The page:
Image Authentication Without Using Watermarks and Signatures
Image authentication without using watermarks and signatures (called the passive or blind approach) is regarded as a new direction and does not need any explicit prior information about the image. The decision about the trustworthiness of an image being analyzed is based on fusion of the outcomes of separate image analyzers. Here, we provide an overview of some of methods (analyzers) which are employed to analyze digital images.
- Detection of interpolation and resampling. When two or more images are spliced together to create high quality and consistent image forgeries, geometric transformations are almost always needed. These transformations, typically, are based on the resampling of a portion of an image onto a new sampling lattice. This requires an interpolation step, which typically brings into the signal statistical changes. Detecting these specific statistical changes may signify tampering.
- Detection of near-duplicated image regions. Detection of duplicated image regions may signify copy-move forgery. In copy-move forgery, a part of the image is copied and pasted into another part of the same image typically with the intention to hide an object or a region.
- Detection noise inconsistencies. The amount of noise in authentic digital images is typically uniformly distributed across an entire image and typically invisible to the human eye. Additive noise is a very commonly used tool to conceal the traces of tampering and is the main cause of failure of many active or passive authentication methods. Often by creating digital image forgeries, noise becomes inconsistent. Therefore, the detection of various noise levels in an image may signify tampering.
- Detection of double JPEG compression. In order to alter an image, typically the image must be loaded onto a photo- editing software and after the changes are done, the digital image is re-saved. If the images are in the JPEG format, then the newly created image will be double or more times JPEG compressed. This introduces specific correlations between the discrete cosine transform (DCT) coefficients of image blocks. The knowledge of image’s JPEG compression history can be helpful in finding the traces of tampering.
- Detection of inconsistencies in color filter array (CFA) interpolated images. Here, the hardware features of digital cameras are used to detect the traces of tampering. Many digital cameras are equipped with a single charge-coupled device (CCD) or complementary metal oxide semiconductor (CMOS) sensor. Then, typically, the color images are obtained in conjunction with a color filter array. In these cameras, only a single color sample is captured at each pixel location. Missing colors are computed by an interpolating process, called CFA interpolation. This process introduces specific correlations between the pixels of the image, which can be destroyed by the tampering process.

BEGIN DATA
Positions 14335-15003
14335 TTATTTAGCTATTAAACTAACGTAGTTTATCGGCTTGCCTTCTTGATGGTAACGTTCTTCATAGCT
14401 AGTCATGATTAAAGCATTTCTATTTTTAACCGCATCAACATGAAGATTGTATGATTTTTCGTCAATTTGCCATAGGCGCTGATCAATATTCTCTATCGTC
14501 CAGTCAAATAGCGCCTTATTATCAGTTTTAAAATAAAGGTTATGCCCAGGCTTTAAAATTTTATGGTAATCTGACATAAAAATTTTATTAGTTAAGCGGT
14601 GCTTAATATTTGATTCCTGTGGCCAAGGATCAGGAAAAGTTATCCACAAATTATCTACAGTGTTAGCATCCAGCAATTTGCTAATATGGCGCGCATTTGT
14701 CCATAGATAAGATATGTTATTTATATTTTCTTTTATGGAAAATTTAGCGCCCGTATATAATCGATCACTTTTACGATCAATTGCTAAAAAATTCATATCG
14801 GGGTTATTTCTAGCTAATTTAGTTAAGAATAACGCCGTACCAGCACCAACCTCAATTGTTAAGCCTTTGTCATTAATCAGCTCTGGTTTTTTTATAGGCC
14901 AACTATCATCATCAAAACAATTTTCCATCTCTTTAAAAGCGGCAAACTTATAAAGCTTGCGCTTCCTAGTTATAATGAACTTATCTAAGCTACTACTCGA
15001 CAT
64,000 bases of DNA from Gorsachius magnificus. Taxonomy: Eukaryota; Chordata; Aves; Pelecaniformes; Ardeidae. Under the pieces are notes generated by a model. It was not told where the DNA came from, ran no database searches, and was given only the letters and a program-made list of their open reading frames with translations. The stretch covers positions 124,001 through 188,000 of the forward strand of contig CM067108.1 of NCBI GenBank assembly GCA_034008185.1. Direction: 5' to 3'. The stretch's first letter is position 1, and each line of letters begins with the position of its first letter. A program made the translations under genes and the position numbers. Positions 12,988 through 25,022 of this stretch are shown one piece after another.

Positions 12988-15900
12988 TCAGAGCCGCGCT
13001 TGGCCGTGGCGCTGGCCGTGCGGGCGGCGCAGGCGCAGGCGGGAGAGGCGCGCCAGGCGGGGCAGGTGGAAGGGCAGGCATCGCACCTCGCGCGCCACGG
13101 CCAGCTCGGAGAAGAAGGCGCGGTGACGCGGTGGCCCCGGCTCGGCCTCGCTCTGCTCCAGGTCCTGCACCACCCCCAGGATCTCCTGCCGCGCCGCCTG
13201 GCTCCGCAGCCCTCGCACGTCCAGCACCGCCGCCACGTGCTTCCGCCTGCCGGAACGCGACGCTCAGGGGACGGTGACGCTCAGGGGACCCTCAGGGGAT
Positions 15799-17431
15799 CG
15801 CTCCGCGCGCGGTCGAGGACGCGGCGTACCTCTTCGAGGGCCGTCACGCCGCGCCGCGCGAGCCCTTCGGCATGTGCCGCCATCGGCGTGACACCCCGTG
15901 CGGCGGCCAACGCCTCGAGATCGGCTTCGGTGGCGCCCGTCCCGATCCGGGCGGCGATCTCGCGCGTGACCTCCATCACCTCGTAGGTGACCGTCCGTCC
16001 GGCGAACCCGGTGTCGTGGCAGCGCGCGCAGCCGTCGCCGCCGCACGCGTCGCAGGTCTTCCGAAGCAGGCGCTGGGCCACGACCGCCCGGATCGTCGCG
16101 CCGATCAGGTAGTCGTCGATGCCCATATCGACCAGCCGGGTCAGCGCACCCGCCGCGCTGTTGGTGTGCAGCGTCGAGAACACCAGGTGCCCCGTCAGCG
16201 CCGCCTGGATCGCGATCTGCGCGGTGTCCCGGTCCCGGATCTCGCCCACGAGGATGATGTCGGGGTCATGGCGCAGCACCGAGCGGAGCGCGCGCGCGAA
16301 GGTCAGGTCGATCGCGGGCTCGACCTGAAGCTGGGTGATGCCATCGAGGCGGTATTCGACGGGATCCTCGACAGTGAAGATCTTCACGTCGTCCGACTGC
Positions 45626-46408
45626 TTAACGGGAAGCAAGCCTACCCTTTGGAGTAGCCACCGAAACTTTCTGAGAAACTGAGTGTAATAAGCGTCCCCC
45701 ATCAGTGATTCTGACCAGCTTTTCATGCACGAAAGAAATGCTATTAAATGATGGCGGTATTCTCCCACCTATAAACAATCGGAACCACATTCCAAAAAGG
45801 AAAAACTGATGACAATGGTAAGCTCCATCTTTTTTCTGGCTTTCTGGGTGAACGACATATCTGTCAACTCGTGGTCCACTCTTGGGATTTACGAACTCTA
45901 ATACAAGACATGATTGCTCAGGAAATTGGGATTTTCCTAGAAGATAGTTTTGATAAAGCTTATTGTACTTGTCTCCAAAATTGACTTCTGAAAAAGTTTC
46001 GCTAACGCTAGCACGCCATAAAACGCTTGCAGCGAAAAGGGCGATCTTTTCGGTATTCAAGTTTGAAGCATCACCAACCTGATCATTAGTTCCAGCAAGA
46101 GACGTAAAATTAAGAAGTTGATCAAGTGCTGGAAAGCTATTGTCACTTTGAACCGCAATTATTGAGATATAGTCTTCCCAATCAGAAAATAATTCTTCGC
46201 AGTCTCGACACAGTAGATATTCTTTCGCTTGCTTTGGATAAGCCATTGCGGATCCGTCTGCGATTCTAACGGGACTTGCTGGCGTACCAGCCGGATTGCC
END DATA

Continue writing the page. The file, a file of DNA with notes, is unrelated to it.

- Detecting inconsistencies in lighting. Different photographs are taken under different lighting conditions. Thus, when two or more images are spliced together to create an image forgery, it is often difficult to match the lighting conditions from the individual photographs. Therefore detecting lighting inconsistencies offers another way to find traces of tampering.
- Detecting inconsistencies in perspective. When two or more images are spliced together, it is often difficult to maintain correct perspective. Thus, for instance, applying the principles from projective geometry to problems in image forgery detection can be also a proper way to detect traces of tampering.
- Detecting inconsistencies in chromatic aberration. Optical imaging systems are not perfect and often bring different types of aberrations into an image. One of these aberrations is the chromatic aberration, which is caused by the failure of an optical system to perfectly focus light of different wavelengths. When tampered with, this aberration can become inconsistent across the image. This can be used as another way to detect image forgeries.